East College,

East College, Princeton's first building used exclusively as a dormitory, was erected in 1833. It stood on the east side of Cannon Green, facing its identical twin, West College (1836). With Nassau Hall on the north and Whig and Clio Halls on the south, East and West Colleges helped to form a quadrangle of pleasing symmetry. The razing of East College in 1896 to make way for Pyne Library was called by some alumni ``the Crime of Ninety-Six.''

In its day East College was the undergraduate home of a number of eminent Princetonians. A notable group lived on the fourth and fifth floors of the south entry in the 1870s: Charles Scribner in '75, the two Butlers -- Howard Russell and William Allen -- and Bayard Henry in '76, Henry B. Thompson in '77, the two Pynes -- M. Taylor in '77 and Percy in '78 -- and the two Dodges -- Cleveland and Earl in '79. These nine called themselves the South East Club and for many years after graduation met annually at dinner to talk about the University and its advancement. They were especially interested in enlarging the campus, and their combined lifetime efforts secured for the University nearly a square mile of additional property. As individuals they gave five buildings and made large gifts to endowment. At one of their dinners they chipped in to endow a fellowship in the Graduate School and thus ensured a continuing remembrance of their dormitory and their group: it is called the South East Club Fellowship in Social Science.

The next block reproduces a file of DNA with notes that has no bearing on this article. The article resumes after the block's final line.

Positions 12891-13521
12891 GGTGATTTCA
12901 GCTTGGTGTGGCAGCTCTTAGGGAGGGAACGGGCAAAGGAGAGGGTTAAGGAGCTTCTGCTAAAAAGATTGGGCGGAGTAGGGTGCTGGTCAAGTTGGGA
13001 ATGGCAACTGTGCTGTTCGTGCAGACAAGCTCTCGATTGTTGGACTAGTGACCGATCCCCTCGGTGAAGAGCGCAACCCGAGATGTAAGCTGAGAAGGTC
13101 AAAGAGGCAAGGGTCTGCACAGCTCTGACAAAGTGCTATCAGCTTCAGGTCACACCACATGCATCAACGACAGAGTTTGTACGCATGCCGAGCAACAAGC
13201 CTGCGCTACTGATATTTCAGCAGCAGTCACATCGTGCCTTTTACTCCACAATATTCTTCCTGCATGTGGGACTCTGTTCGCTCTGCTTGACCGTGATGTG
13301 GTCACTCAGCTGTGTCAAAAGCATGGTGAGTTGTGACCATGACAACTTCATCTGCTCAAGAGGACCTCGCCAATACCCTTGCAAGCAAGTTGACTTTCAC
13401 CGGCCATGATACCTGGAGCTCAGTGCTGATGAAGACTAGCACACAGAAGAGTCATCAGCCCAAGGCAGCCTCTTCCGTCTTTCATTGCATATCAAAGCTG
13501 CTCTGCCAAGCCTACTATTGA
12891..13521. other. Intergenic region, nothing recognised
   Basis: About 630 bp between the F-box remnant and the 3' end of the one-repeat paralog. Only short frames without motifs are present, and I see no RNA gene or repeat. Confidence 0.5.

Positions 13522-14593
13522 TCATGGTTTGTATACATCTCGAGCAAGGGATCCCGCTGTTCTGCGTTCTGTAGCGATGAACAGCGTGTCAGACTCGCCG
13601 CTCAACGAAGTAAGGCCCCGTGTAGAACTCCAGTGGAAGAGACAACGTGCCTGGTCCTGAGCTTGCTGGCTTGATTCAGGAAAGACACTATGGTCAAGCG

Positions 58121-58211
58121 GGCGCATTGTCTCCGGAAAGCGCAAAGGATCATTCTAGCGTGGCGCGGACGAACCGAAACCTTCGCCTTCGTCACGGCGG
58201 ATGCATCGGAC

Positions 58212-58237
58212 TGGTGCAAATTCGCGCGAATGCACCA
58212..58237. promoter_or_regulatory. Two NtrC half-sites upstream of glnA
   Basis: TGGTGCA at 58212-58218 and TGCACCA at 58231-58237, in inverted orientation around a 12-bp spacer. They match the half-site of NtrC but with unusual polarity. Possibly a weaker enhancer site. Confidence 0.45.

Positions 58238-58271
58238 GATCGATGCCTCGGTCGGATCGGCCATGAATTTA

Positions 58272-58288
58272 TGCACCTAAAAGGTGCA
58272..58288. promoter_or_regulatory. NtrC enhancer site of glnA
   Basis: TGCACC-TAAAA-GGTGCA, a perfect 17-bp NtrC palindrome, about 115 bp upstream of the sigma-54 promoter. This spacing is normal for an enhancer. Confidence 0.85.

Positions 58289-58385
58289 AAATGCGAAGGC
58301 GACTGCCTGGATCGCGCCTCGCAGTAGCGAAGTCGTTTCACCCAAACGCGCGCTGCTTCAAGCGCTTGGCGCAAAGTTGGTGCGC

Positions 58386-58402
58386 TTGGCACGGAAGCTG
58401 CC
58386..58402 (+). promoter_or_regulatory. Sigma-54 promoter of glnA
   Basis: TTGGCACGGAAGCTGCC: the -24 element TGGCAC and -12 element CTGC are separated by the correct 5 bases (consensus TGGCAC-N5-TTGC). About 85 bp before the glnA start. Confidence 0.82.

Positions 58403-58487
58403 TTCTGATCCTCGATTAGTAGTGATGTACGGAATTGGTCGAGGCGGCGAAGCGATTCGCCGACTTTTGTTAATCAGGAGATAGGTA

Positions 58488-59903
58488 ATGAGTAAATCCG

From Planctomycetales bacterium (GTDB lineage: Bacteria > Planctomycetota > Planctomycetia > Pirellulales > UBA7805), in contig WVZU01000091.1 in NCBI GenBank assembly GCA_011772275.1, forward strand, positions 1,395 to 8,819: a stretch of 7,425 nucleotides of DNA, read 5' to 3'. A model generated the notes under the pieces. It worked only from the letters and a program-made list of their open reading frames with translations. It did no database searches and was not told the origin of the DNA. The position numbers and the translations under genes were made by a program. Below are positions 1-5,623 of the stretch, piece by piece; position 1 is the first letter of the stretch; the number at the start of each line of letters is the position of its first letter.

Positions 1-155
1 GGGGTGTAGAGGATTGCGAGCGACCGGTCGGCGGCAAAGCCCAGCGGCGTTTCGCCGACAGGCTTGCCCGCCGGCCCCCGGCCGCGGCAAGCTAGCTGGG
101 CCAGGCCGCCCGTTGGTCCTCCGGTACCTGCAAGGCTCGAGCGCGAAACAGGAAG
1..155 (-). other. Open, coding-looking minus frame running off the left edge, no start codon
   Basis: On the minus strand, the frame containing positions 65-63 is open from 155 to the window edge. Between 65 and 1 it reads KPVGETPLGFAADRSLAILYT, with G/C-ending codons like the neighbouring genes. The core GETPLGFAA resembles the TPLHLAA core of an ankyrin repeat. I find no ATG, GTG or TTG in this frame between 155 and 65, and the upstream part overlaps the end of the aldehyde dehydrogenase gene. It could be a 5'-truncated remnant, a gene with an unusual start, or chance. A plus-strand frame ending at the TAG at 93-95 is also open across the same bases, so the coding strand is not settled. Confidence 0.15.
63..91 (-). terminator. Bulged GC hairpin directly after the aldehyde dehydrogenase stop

From Alexander Leitch, A Princeton Companion, copyright Princeton University Press (1978).

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